Boston marathon bomb horror

Sean 'Soupie' Campbell after completing the marathon in 3 hours and 31 minutes. The first Boston Marathon bomb blast was a few seconds after this picture was taken.
Sean 'Soupie' Campbell after completing the marathon in 3 hours and 31 minutes. The first Boston Marathon bomb blast was a few seconds after this picture was taken.
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A Derry family was inches from the Boston Marathon bombs minutes before they exploded.

An elated Sean ‘Soupie’ Campbell, originally from Glenowen, completed the marathon less than ten minutes before the two blasts. But elation turned to shock when the explosions ripped through Boylston Street, near the finish line of the famous race - minutes after Sean’s wife Rosie (originally from Prehen) and their child A’Jay (5), walked past the bomb sites. They were accompanied by Sean’s nephew Quinn McGeady (3) and the boy’s mother Jenny (a native of Cork who is married to Rosie’s brother, Derry man Paul McGeady). Former Derry City footballer Sean told the ‘Journal’: “It’s hard to think that my family walked by those bombs no more than four or five minutes before they went off. I ran past the area myself about about ten minutes before the explosions.

“My whole family could have been taken out. There is a whole family that has been essential taken out and our sympathy is with them. The Richard family have lost a son, a daughter is to have her leg amputated and the mother is critically ill - where do they pick up the pieces now? It just doesn’t bear thinking about,” he said. Three people were killed and more than 170 injured.

His upbringing in Derry helped Sean identify what was going on just after the first blast. “My wife was on the other side of the railing and took a photo of me in foil wrap, then we were just about to hug when the first blast happened. It’s a sound I grew up with in Derry in the 1970s and 80s, very distinctive. I said ‘that’s a bomb’ and just as Rosie said ‘are you sure’? the second bomb went off just 100 yards away.”

Mindful of the possibility of further blasts Sean turned his attention to getting his family safely away from the area.

“In a matter of seconds it was mayhem. Cell phones were locked and everything was shut down, roads, subways and train stations. Luckily our car had been parked away from the area and we were out in ten minutes.”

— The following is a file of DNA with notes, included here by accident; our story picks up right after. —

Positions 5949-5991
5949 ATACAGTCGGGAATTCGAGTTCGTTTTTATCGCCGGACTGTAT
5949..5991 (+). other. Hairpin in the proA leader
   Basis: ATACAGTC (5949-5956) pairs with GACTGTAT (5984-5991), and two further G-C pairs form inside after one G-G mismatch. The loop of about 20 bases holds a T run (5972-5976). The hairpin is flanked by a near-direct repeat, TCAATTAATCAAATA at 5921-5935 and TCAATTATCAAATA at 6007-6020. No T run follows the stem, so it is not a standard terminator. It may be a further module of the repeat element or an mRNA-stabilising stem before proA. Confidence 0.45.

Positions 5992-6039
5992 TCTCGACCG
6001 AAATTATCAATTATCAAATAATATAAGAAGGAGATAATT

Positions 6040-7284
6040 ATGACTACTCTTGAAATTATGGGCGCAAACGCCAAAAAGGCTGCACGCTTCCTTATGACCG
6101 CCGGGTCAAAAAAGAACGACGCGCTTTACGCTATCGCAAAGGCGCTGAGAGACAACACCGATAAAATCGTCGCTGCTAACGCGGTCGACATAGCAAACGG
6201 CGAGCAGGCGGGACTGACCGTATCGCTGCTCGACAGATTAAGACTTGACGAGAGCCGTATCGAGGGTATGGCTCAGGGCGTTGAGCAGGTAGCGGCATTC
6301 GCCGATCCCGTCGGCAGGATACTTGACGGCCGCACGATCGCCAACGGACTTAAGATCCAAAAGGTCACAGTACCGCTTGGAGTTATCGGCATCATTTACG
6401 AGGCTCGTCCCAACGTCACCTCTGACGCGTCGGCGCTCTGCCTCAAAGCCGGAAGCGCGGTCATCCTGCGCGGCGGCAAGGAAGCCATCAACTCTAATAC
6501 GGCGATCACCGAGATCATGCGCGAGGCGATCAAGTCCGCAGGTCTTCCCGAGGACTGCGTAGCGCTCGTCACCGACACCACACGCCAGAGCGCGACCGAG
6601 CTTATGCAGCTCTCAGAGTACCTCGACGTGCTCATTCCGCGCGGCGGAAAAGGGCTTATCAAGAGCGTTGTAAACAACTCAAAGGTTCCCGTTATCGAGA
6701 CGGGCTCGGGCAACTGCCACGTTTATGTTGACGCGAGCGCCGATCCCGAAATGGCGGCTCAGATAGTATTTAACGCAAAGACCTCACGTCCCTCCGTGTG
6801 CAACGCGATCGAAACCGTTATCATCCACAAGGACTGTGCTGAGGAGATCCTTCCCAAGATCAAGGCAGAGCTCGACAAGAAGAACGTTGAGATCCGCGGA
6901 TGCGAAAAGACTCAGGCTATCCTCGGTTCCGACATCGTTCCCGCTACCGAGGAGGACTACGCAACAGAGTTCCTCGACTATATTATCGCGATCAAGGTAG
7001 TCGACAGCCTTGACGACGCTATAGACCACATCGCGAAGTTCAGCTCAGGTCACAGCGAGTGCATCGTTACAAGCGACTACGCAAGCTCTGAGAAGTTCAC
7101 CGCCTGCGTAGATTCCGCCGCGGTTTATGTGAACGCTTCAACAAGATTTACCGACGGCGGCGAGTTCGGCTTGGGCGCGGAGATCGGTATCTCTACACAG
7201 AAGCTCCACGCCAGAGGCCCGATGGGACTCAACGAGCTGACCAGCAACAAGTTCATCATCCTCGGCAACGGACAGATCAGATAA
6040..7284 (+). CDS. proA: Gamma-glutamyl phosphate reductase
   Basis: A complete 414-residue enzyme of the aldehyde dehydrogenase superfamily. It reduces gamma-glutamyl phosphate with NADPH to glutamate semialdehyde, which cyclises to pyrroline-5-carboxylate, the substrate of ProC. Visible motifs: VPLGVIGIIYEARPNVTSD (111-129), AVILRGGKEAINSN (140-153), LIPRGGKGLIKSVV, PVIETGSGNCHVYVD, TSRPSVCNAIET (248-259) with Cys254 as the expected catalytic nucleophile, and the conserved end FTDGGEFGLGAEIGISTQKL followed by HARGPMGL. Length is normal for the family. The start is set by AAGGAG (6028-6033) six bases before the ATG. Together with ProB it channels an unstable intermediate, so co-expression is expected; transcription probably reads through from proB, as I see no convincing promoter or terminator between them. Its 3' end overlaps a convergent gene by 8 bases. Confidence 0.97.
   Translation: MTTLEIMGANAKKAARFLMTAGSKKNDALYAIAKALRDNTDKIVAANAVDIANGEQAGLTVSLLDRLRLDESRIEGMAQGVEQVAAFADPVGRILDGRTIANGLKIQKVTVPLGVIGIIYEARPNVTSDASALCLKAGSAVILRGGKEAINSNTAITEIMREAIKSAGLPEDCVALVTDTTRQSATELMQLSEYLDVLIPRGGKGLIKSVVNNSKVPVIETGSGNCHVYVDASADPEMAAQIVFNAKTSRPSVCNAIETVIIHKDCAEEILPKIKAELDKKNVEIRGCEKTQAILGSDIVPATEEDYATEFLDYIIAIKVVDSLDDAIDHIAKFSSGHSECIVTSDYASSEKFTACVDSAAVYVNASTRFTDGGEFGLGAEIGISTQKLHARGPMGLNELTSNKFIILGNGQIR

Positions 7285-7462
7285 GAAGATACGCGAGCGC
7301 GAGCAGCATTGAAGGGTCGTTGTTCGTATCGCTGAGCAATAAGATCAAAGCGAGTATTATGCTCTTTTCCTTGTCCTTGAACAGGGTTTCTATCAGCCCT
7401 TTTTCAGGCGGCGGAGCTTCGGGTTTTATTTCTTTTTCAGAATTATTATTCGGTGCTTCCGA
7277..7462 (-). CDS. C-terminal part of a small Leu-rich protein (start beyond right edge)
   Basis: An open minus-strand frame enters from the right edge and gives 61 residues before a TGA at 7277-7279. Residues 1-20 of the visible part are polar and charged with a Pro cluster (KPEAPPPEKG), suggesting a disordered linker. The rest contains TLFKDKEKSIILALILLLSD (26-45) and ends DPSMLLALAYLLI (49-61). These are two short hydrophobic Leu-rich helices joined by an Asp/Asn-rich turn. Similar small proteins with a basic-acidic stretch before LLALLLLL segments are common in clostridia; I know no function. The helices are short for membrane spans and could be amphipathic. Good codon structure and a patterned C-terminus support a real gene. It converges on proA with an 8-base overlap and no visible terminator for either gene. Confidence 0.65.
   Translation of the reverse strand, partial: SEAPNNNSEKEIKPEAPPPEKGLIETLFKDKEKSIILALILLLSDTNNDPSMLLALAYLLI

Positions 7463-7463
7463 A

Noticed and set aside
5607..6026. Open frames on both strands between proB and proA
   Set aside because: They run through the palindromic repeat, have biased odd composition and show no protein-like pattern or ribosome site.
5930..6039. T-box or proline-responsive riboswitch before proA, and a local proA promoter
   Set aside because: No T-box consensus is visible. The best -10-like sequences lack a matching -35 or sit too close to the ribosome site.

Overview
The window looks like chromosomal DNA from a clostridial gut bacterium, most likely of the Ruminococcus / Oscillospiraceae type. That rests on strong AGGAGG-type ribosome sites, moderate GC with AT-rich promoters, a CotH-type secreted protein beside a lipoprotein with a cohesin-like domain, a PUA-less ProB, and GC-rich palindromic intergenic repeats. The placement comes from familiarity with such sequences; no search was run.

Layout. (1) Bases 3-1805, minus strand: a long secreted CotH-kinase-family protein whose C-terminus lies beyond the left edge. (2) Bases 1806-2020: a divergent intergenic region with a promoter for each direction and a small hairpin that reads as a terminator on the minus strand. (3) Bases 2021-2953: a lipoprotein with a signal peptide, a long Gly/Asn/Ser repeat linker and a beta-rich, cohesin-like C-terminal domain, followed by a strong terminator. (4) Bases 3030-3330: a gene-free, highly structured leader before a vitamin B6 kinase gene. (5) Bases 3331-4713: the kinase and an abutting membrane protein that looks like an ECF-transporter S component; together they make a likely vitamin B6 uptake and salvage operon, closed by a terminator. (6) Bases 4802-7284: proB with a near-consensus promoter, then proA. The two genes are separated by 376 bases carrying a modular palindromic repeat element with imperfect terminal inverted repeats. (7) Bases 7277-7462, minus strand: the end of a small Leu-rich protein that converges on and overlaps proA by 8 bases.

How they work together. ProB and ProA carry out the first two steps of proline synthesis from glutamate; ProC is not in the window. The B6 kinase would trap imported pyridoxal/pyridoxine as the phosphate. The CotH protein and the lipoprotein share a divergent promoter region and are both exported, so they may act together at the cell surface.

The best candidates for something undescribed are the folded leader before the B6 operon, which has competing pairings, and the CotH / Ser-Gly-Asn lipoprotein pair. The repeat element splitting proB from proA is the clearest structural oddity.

The whole family was “shell shocked” on the way home. “During the ride home in the car no-one was speaking - everyone was shocked. We didn’t even turn on the TV to see what happened until 45 minutes after we got home but my iPad and phone were going crazy with people checking if we were ok.”

A family friend, a sergeant in the Boston Police Department who helped Sean get entry to the prestigious Boston Marathon, called later in the evening. “He wanted to be sure we were ok. He was still at the scene and said it was very traumatic for the people there. He said he could only describe what he was seeing as like something in a warzone. What he told me was horrific, there were body parts, limbs and ribs scattered.”

The scene was in stark contrast to what the Derry man and his family experienced earlier in the day when more than 30,000 people set out on the 26.2 mile challenge to mark a very special holiday occasion in Boston, Patriot’s Day. “It was totally unexpected and a very sad end to a very great day for a lot of people. Patriot’s Day is almost on a par with Independence Day in Boston. It was the perfect sight, thousands of people cheering us on. It was truly unbelievable, the route was lined for 26.2 miles. I started the day on a high and ended the marathon on a high. There was an unbelievable feeling of happiness and such friendliness from all the people who turned out but what happened afterwards was horrific. So many people are trying to understand it but can’t make sense of it.”

Sean has lived in Boston for ten years and works in construction.